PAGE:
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House Bill 2492 (2022), a newly passed bill that will go into effect in January 2023, places limits on voting rights. The Justice Department said today that it has sued the State of Arizona to challenge these restrictions. In accordance with Section 6 of the National Voter Registration Act of 1993 (NVRA) and Section 101 of the Civil Rights Act of 1964, the United States’ lawsuit challenges certain aspects of House Bill 2492.
To stop a bill that would require evidence of citizenship in order to register to vote in the state, the Justice Department filed a lawsuit against the state of Arizona on Tuesday.
The bill will go into effect in January after being approved by Arizona Governor Doug Ducey in March.
The Justice Department contends that the new legislation violates the National Voter Registration Act because it demands documented evidence of citizenship in federal elections, despite the Supreme Court rejecting Arizona’s earlier effort to require proof of citizenship in 2013.
According to Assistant Attorney General Kristen Clarke of the Justice Department’s Civil Rights Division, “House Bill 2492’s onerous documentary proof of citizenship requirement for certain federal elections constitutes a textbook violation of the National Voter Registration Act,”
“For nearly three decades, the National Voter Registration Act has helped to move states in the right direction by eliminating unnecessary requirements that have historically made it harder for eligible voters to access the registration rolls. Arizona has passed a law that turns the clock back on progress by imposing unlawful and unnecessary requirements that would block eligible voters from the registration rolls for certain federal elections. The Justice Department will continue to use every available tool to protect all Americans’ right to vote and to ensure that their voices are heard.”
“The U.S. Attorney’s Office for the District of Arizona is dedicated to protecting voters in the state,” said U.S. Attorney Gary M. Restaino for the District of Arizona. “We are proud to join the Civil Rights Division in bringing this lawsuit to ensure that all eligible citizens in Arizona have the opportunity to register to vote and exercise their fundamental right to participate in our elections.”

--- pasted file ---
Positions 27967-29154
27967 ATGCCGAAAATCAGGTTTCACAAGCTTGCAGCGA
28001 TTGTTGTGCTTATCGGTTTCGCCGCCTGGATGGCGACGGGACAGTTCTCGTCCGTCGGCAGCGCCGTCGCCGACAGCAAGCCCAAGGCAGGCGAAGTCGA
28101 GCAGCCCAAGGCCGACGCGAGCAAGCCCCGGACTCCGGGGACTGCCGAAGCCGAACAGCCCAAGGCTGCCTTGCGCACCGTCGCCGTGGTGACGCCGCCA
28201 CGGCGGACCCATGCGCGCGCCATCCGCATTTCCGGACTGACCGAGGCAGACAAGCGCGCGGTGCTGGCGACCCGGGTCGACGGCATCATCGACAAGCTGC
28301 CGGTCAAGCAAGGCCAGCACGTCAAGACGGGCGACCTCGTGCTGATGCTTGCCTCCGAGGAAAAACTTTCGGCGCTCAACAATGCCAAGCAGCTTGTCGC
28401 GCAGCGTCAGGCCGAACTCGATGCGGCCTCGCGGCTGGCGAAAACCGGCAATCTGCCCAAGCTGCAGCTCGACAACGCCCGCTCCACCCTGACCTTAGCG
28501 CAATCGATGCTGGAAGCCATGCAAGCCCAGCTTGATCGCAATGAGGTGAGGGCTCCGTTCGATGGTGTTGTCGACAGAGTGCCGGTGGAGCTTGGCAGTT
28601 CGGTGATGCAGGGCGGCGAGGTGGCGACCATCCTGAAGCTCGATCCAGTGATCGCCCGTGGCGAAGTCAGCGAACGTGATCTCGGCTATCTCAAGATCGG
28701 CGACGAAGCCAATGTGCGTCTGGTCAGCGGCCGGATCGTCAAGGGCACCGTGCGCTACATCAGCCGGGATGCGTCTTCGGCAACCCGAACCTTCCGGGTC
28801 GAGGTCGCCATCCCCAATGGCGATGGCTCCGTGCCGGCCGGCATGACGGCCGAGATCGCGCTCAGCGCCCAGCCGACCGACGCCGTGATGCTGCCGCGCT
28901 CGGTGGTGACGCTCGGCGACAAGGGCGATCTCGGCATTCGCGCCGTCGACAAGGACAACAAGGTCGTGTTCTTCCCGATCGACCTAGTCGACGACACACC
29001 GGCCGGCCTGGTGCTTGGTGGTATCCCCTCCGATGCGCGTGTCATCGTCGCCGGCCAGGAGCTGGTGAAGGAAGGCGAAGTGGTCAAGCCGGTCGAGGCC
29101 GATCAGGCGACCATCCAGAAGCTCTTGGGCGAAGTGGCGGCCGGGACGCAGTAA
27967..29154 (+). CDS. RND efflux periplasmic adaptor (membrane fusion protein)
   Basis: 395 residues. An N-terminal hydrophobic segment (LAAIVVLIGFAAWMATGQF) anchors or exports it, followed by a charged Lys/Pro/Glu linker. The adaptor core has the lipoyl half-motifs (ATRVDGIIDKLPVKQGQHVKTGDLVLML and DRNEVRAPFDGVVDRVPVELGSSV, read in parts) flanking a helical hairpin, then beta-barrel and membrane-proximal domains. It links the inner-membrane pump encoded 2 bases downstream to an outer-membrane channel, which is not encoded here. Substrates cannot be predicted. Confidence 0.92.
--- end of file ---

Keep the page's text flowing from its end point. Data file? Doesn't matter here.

The case filed by the United States claims that House Bill 2492 violates the NVRA by requiring voters to present documented evidence of citizenship before they can cast a ballot in a federal election, including a presidential election, or cast a ballot by mail in any federal election. The 2013 Arizona v. Inter Tribal Council of Arizona, Inc., 570 U.S. 1 (2013) decision by the U.S. Supreme Court, which rejected an earlier attempt by Arizona to impose a similar documentary proof of citizenship mandate on applicants seeking to vote in federal elections, is disregarded by this requirement. Additionally, House Bill 2492 requires election officials to reject voter registration applications based on mistakes or omissions that are not crucial to determining a voter’s ability to cast a ballot, which the United States claims violates Section 101 of the Civil Rights Act.
In its case, the United States seeks the court to stop Arizona from executing House Bill 2492’s provisions that are in conflict with the NVRA and the Civil Rights Act.
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- Lucas Collins is a writer for Patriot911News. He strives to write timely, thought-provoking articles.
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